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War Born

Growing up in New Jersey, Janine di Giovanni had to get out. So she went to Chechnya and the Balkans.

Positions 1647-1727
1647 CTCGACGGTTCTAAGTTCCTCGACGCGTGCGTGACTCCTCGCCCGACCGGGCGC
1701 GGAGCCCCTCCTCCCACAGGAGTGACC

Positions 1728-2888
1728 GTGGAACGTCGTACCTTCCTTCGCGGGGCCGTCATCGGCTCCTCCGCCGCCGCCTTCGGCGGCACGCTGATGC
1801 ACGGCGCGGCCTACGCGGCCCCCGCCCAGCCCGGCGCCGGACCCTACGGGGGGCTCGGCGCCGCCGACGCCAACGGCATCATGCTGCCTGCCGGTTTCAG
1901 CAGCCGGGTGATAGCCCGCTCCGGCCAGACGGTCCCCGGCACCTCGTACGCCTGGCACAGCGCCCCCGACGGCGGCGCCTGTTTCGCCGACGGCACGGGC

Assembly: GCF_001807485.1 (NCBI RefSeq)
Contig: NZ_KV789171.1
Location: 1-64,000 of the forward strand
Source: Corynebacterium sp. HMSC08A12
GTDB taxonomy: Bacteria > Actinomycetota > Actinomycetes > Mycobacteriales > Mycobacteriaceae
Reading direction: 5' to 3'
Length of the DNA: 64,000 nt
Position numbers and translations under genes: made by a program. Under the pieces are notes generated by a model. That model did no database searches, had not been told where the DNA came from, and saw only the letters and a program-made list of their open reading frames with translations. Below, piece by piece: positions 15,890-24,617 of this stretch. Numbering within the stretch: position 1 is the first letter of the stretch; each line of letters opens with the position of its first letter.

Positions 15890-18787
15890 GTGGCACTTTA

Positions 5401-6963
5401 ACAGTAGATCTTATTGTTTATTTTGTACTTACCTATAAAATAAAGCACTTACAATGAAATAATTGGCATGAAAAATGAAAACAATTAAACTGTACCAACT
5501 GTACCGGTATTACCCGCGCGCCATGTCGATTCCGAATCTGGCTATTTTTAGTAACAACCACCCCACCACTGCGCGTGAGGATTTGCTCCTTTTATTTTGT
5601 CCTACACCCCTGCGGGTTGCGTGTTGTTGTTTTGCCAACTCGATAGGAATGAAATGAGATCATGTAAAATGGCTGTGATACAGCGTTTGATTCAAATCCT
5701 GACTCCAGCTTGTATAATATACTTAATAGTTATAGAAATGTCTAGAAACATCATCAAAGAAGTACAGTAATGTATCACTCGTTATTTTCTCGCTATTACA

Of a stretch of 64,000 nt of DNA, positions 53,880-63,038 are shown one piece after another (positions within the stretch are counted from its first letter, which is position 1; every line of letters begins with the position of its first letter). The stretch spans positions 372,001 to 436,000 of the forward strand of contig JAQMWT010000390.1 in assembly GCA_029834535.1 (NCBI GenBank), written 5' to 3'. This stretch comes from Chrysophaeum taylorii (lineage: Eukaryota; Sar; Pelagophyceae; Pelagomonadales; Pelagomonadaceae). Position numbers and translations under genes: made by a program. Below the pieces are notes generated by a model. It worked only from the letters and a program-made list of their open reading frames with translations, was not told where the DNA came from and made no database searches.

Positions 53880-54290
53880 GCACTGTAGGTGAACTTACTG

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‘When I found out I was pregnant, the doctor told me that I was banned from going to Afghanistan and Iraq,” says war reporter Janine di Giovanni, who’s spent fifteen years filing from the Middle East, the Balkans, Chechnya, and Africa. It was just as well, because while cooling her heels in London, Di Giovanni discovered she needed (minor) surgery. “My doctor said, ‘Okay, now we are going to chain you to Notting Hill.’ ” The bedridden Di Giovanni—due in three months—will have to miss the U.S. launch of Madness Visible, her intense account of ten years of horror in the former Yugoslavia. But the Times of London correspondent plans to continue her travels—baby in tow—giving her child an upbringing worlds away from her own in affluent Caldwell, New Jersey. “All my life I knew I wanted to get out. Otherwise I’d end up married to a cardiologist and playing golf.” Instead, Di Giovanni once came to the attention of Playboy, which asked her to pose as its first journalist centerfold. “I refused,” she says, laughing. “My career would have gone down the tubes—or I would have been hired by network television.”


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